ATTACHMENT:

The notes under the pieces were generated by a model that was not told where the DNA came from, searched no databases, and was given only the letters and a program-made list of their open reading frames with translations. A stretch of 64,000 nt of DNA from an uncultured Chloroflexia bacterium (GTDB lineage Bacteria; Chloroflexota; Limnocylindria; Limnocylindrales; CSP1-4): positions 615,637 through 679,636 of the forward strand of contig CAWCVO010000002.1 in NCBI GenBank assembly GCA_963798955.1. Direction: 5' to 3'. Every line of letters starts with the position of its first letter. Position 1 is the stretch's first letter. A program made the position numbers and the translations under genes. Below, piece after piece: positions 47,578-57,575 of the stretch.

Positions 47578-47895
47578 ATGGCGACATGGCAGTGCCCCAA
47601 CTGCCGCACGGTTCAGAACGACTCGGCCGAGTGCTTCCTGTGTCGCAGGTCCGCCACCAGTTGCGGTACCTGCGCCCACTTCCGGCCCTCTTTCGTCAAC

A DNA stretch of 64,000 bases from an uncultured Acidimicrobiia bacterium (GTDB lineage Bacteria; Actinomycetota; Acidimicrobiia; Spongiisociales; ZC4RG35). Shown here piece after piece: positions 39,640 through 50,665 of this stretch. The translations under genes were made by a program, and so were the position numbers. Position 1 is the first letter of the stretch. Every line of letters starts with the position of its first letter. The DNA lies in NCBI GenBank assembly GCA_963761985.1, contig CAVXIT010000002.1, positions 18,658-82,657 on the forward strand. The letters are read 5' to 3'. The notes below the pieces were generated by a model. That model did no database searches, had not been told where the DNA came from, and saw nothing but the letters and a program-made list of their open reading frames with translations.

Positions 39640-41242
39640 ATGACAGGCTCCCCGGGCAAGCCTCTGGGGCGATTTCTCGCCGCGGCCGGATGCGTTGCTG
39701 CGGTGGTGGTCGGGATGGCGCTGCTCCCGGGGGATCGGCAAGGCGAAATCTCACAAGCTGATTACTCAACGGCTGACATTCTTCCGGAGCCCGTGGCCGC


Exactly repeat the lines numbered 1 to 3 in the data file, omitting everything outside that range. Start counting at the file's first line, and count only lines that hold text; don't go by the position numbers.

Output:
The notes under the pieces were generated by a model that was not told where the DNA came from, searched no databases, and was given only the letters and a program-made list of their open reading frames with translations. A stretch of 64,000 nt of DNA from an uncultured Chloroflexia bacterium (GTDB lineage Bacteria; Chloroflexota; Limnocylindria; Limnocylindrales; CSP1-4): positions 615,637 through 679,636 of the forward strand of contig CAWCVO010000002.1 in NCBI GenBank assembly GCA_963798955.1. Direction: 5' to 3'. Every line of letters starts with the position of its first letter. Position 1 is the stretch's first letter. A program made the position numbers and the translations under genes. Below, piece after piece: positions 47,578-57,575 of the stretch.

Positions 47578-47895
47578 ATGGCGACATGGCAGTGCCCCAA